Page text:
by Crysta Casey
Crysta Casey’s poems, like her paintings, suggest on first encounter the appealing qualities of naive art, but that’s a gloss. Behind the good humor and bright, off-kilter details—elevator buttons, coffee spoons, the sailboat on the wall “forever sailing”—we soon sense anguish and bravery and masterful truth-telling. Any reader will recognize these reports from Marine Boot Camp, Camp Pendleton, the Psych Ward and the streets as authentic and heroically humane. I can attest that they are also unforgettable.
—Kathleen Flenniken, former Washington State Poet Laureate
— Published by
Corinna Wycoff Reviews
Rules for Walking Out
Corrina Wycoff is the author of two books of fiction, O Street, a novel-in-stories (OV Press, 2008), and Damascus House, a novel (Spuyten Duyvil, 2016). Her fiction and essays have also appeared in many journals and anthologies. She teaches English at Pierce College.
Letitia Cain of Poetry Northwest speaks with Deborah Woodard to learn more about Crysta Casey's life.
A conversation about, “… the story of her life as a citizen poet: how she worked as a journalist for the Marines until her honorable discharge in 1980, how she lived with mental illness and received treatment from the Seattle VA, while increasingly dedicating herself to her poetry and painting”.
RULES FOR WALKING OUT
Crysta approved this manuscript before her death, and it brings together the full loop of her poems about her time in the Marines, her subsequent breakdown and hospitalization, and her life in Seattle thereafter. As Kathleen Flenniken points out, Crysta's work is often misunderstood. Crysta spent years refining her poems, working with profound humility, but also noteworthy tenacity. In her final days at the Seattle VA, when she was too ill to write, she read the works of other poets.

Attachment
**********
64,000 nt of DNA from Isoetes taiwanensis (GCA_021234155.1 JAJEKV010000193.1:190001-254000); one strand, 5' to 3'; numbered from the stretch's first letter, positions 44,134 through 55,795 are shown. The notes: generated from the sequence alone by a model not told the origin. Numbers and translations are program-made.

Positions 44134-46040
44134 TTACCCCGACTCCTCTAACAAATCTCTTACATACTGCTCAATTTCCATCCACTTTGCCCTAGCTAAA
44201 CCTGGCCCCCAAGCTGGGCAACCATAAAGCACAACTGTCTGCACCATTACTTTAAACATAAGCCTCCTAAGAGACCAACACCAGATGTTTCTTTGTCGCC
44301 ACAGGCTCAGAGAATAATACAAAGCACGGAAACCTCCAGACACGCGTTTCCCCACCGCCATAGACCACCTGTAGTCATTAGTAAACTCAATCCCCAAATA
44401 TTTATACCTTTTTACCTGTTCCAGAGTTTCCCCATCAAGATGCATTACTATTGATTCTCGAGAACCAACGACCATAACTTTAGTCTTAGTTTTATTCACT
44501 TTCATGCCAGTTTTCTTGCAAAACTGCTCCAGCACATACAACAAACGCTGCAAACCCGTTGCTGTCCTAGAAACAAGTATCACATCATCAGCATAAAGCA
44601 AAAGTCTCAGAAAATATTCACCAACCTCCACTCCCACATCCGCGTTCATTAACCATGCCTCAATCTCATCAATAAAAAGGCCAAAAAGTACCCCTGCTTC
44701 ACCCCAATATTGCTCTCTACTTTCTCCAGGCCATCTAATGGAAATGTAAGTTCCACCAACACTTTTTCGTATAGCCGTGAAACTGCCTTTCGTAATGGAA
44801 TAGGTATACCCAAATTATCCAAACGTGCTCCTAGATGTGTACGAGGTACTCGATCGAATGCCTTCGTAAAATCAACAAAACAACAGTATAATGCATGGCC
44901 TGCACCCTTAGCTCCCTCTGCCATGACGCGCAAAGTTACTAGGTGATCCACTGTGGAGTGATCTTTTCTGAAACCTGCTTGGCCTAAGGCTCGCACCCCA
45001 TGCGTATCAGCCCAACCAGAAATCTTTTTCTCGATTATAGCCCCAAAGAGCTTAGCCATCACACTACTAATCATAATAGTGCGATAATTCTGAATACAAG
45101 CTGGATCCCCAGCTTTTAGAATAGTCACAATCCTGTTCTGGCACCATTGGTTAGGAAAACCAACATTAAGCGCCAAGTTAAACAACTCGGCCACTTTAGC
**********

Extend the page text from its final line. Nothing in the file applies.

—Deborah Woodard, poet, writer, literary translator, teacher, and creator of confounding puzzles.
“… drawn from two manuscripts found completed among her papers at the time of her death, [ Green Cammie] is an unflinchingly honest record of the poet's experiences with addiction, homelessness, and mental illness as well as of her stint as a journalist in the U.S. Marine Corps. Green Cammie poignantly explores Casey's life in the Seattle VA Hospital and its adjoining worlds: Seattle’s low income housing, public parks, and streets. The winner of a Hugo Award from the Richard Hugo House and a finalist for Seattle Poet Populist in 2006.”
A lived intensity focuses and collects at the center of Crysta Casey's Green Cammie, and the reader is immediately in a world of believable curses and small praises delivered through acute observation. The terse language seems so right for the vagaries of war. Each poem, through its fidelity to simplicity and orality, tends to illuminate a far-reaching field.
— Published by
Also available through Crysta's favorite bookstore, Open Books
Crysta Casey, a former Marine Corps journalist, declared herself a Resident Poet and moved to Seattle in 1980. This is her first book.
— Published by
Bellowing Ark Press.
Available through Amazon
YESTERDAY MY NAME WAS WINE BOTTLE
Created from manuscripts left after her death, this eBook is a collection of some of Crysta Casey's work, a number of poems having been published elsewhere, with others appearing here for the first time. Included are audio recordings of readings given by Crysta, as well as by a number of well regarded Washington State poets.
Crysta Casey, Resident Poet. A life celebration and selection of her poetry. This eBook is a brief introduction to the late poet, Crysta Casey. A few poems, a sampling of her visual artwork, how she decided to become a poet, her struggle with schizophrenia and her battle with cancer.
Copyright © The Estate of Crysta E. Casey